Media ethical issues raised in film, Broadcast News

Broadcast News focuses on the media ethical issues of credibility, experience and education, relationship in the work place, and layoffs. The film really delves into issues pertaining to the work place and what is morally right and wrong in the Broadcast Journalism industry.

https://www.youtube.com/watch?v=tK-SY3KzUsY

Workplace Relationships

During one scene in the movie, people are specifically being asked what they would do when they are faced with a media ethical decision. They are asked: “Would you tell a source that you love them just to get information out of them?” The entire group laughs and says yes, like there is no doubt about it.

This issue not only pertains to sources but work relationships in the newsroom as well. The executive producer, Jane Craig, of the station creates a relationship with the anchor, Tom Grunick. Tom started to flirt with another employee in the newsroom, Jennifer. Jane gets jealous and sends her to Alaska when asked who should be sent on a specific news story.

Although funny for the movie, this can be considered controversial in a real-life work place. Jennifer might not of been qualified enough to go on the assignment and Jane just nominated her right away because she wanted her to be away from Tom.

Education and Experience

This goes along with the next issue brought up in the movie about education and experience. Aaron continually points out how Tom is not qualified for the job, he just has good looks. Tom even points this out himself when he is younger and to Jane who hires him anyway. In the beginning of the movie, Tom talks to his dad and says, “What can you with yourself if all you have is good looks?” He also tells Jane he has no experience or education and can’t write.

https://www.youtube.com/watch?v=tK-SY3KzUsY

During Tom’s first anchoring gig, he needs to be fed information through his earpiece. Aaron continually tries to bring up the fact that he doesn’t know enough for the job. Aaron also quizzes Tom and asks him if even knows all of the cabinet members.

Credibility, Staging

The next issue brought up in the movie and in real-life work places is credibility and staging the news. At the very beginning of the movie when Jane and Aaron are in Nicaragua, she tells the camera man not to tell the people what to do and that they can do whatever they want. They are not here to stage things.

Tom does the opposite of this when he adds in his tears during the date rape interview, which were staged. This was what people really liked about Tom and his interview which really questions his credibility.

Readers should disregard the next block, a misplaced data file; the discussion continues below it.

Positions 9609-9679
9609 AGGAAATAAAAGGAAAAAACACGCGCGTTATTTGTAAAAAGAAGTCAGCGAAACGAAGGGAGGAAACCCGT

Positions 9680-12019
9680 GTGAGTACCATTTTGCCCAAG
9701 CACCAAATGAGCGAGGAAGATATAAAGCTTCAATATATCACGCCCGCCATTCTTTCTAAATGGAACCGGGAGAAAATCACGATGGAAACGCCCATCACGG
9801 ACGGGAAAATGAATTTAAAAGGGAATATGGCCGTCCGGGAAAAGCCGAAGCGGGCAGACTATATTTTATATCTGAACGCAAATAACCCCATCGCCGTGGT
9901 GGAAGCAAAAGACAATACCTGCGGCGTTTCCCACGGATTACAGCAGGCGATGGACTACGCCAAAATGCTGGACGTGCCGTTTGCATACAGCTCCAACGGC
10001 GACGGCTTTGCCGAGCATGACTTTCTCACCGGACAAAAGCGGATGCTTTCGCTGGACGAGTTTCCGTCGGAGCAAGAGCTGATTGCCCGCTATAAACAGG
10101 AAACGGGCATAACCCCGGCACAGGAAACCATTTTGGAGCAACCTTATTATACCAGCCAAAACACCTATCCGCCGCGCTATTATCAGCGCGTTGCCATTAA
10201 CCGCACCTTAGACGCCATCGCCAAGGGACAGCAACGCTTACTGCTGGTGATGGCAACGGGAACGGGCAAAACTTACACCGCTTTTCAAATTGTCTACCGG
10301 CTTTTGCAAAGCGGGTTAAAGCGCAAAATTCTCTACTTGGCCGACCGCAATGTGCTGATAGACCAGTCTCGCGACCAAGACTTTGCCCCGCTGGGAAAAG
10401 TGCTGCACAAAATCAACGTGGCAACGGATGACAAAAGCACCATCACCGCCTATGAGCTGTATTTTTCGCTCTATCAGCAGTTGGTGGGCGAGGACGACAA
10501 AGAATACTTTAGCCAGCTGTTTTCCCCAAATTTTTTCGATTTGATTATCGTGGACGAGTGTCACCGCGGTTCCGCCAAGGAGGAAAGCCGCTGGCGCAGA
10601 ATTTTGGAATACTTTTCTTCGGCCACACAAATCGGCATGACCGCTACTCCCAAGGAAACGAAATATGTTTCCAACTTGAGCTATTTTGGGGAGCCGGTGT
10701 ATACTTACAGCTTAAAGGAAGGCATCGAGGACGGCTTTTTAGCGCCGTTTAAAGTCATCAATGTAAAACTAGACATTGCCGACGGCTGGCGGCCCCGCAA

This movie can be very relatable to real life, as many of these issues are prevalent in the media industry.

Dangers of The Net

Cowan, R. (Producer), & Winkler, I. (Director). (1995, July 28). The Net [Motion picture]. United States: Comlumbia Pictures Corporation.Screen Shot 2015-04-28 at 9.26.15 PM

“Thou shalt not use a computer to steal.”

This is the fourth of the Ten Commandments created by the Computer Ethics Institute. Technology allows users to upload, share, and store a lot of public and personal information. Some may think this information is secure, but what happens when there’s a glitch in the system, or worse a hacker deliberately steals the information?

Screen Shot 2015-04-28 at 9.26.05 PMIn the 1995 film The Net, Sandra Bullock stars as a computer system analyst that winds up with a security system disc in her possession. This “Gatekeeper” system has a backdoor that allows unauthorized access to important information such as FBI and NY Stock Exchange files. Bullock plays the role of a secluded character that does all of her work and personal operations, such as ordering pizza, from home on her computer. Through a series of life or death events involving cyberterrorists and hit men trying to retrieve the information on the disc, Bullock’s character’s identity is erased from all computer files and is replaced with the identity of a wanted criminal.

The cyber-action thriller provides a lot of examples that demonstrate the harm that can be caused through hacking and stealing information on the Internet. A highly ranked official, that was against using the Gatekeeper security system, committed suicide when he found out “he had HIV”. Turns out it was the work of the hackers that tapped and changed his medical information. Bullock was tricked into spending time with a hit man after the hackers gathered information about her idea of a perfect man from an online chat room. Even though she escaped, her identity, credit cards, and medical history were erased completely.
Screen Shot 2015-04-28 at 9.35.03 PMIn these situations, the cyberterrorists are breaking the computer ethic commandment by using computers to steal and create harm. The two characters had their private information tampered with and dealt with harmful consequences. The harm for the official that committed suicide is obvious. He died because of false information, a situation that could have been avoided. Bullock’s character had to deal with trying to regain her identity, the most private and personal thing a person can lose, and avoid being charged for a crime that she did not do.